Estate planning has evolved greatly over the past century, and it continues to change with each passing year. For example, estate planning attorneys must regularly adapt client plans to changes in tax laws. Keeping up with changes to the legal field and their implications for estate planning is a task best left to the professionals.
A Texas case decided in June 2021 aptly illustrates the evolving field of estate planning. In the case, a company and individual both claimed a right to the deed to a 21.5-acre plot of land. In the end, the company prevailed because the court applied a law that is now no longer in effect.
At issue in the case was whether an attempted transfer of the land in 1995 was valid. The 1995 transfer did not involve either the individual or company involved in this case, but its ripple effects dramatically altered their rights down the line.
Community v. Separate Property in Texas
The case hinged on the distinction between community property and separate property.
In Texas, community property is property acquired by a married couple during the course of their marriage. It belongs to the “community” of the two spouses. In contrast, separate property is property that legally belongs to only one of the spouses. Separate property includes property that was owned before the marriage took place—for example, one’s jewelry. It also includes special types of property acquired during the course of the marriage, like gifts and inheritances.
Decades before this dispute, a predecessor to the land at issue had owned it as his separate property. The man apparently wanted his wife to have an interest in the property, so in 1995, he attempted to convey the land to himself and to his wife. In other words, he attempted to convert his separate property into community property through a conveyance.
Unfortunately for this couple, at the time, the Texas courts did not approve of this type of transaction. Attempts to make separate property into community property by a conveyance to oneself and one’s spouse were invalid.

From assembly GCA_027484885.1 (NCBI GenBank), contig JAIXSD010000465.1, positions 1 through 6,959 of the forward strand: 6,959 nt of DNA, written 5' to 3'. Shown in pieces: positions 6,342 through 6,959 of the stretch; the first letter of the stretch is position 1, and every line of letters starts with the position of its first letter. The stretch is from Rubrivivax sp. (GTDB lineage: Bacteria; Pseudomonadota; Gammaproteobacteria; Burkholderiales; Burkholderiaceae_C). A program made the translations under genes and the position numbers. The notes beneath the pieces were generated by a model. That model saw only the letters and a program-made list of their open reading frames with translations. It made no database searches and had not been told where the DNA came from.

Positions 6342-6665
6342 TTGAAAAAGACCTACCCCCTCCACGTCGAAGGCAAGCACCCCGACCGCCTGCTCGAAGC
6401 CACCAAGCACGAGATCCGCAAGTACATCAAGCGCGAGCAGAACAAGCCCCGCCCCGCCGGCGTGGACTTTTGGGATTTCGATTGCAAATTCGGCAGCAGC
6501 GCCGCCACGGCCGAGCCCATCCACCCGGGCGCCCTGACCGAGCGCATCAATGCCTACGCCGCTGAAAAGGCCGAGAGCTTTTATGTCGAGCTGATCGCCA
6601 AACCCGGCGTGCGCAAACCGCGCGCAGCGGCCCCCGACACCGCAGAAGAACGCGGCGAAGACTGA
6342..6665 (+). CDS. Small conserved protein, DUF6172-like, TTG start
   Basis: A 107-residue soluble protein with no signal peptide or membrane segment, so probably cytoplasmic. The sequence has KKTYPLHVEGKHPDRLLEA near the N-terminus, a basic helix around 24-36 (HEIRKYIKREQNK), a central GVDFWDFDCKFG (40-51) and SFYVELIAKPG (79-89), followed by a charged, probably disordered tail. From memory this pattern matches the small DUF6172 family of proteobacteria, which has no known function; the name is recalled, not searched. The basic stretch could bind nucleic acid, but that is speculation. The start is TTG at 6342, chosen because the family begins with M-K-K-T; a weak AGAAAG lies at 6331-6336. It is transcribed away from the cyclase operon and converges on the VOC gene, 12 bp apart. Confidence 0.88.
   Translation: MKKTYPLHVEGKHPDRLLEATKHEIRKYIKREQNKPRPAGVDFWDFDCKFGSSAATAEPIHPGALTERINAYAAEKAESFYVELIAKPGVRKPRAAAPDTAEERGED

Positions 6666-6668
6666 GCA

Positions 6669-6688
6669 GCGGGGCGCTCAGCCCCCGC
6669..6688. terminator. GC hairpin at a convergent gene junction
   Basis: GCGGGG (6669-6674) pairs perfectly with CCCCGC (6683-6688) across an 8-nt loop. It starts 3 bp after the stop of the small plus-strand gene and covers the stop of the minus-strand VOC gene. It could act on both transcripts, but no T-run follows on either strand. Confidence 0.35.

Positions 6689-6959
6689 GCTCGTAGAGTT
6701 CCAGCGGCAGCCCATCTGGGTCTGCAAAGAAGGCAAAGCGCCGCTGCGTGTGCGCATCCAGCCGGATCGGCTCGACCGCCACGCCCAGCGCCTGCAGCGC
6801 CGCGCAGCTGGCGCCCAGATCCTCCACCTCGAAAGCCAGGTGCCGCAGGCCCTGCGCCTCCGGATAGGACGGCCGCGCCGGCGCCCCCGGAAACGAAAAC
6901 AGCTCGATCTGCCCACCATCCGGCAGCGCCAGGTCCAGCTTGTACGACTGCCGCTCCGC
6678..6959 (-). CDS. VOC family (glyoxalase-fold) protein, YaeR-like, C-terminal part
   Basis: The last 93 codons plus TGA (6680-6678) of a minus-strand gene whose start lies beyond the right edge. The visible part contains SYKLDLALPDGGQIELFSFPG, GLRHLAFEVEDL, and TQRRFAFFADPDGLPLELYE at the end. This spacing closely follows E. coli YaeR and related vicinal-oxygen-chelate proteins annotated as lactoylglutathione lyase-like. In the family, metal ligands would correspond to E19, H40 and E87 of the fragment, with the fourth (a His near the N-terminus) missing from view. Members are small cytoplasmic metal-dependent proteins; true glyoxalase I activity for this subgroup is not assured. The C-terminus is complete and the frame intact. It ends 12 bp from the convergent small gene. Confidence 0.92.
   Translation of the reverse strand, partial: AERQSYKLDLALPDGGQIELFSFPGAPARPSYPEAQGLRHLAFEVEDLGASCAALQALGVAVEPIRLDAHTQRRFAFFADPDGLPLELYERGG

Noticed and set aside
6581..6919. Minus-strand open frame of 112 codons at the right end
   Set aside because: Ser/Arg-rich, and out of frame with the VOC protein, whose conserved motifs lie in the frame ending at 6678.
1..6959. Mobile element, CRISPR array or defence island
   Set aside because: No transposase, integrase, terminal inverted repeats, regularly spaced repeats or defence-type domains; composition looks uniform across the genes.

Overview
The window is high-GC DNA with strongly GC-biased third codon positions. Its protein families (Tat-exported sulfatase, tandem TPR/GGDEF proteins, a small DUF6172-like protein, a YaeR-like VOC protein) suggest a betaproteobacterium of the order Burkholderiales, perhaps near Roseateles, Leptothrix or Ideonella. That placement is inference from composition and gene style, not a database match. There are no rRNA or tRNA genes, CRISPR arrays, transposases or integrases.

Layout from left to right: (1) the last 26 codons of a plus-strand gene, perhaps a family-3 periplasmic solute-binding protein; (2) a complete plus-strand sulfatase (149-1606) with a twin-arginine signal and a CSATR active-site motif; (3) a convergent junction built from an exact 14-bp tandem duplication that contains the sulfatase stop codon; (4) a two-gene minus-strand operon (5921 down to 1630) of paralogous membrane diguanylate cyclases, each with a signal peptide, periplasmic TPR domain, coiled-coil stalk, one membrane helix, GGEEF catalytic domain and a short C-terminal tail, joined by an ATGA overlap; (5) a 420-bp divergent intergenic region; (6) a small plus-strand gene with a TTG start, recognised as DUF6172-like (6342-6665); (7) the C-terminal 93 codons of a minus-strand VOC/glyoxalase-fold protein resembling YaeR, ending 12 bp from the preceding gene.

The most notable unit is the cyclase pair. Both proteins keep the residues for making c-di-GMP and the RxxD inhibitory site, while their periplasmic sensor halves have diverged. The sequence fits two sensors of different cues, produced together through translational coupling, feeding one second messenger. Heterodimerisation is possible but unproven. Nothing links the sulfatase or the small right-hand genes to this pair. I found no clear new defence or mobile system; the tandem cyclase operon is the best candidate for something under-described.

Therefore, the court found that the wife did not have an interest in the property. Her attempt to convey it to someone else was subsequently invalid.
Following a complicated chain of ownership and transfers to the present time, the court determined that the company had the better claim to the land because the 1995 conveyance was invalid. It did not matter that, since that time, the law had changed. Specifically, Texas courts now permit couples to convert their separate property into community property through a conveyance to oneself and one’s spouse.
As this case illustrates, estate planning is an evolving field of law. It is responsive to changes in a variety of other areas of the law, such as property and tax. Working with an experienced estate planning law firm can prevent costly mistakes in dealing with real property and the major ramifications that may follow.
Consult A Houston Estate-Planning Lawyer Today
Whether you are just beginning the estate-planning process or you would simply like to refresh your plan to ensure it is up to date, the Houston estate planning law firm of McCulloch & Miller, PLLC focuses on these tasks. We work with clients to begin the process of estate planning and also to review and update existing plans to ensure they take full advantage of current laws and trends. Our dedicated team has decades of experience in estate planning and is standing by for free, no obligation consultations today. To schedule a consultation at a time convenient for you, call 713-333-8900.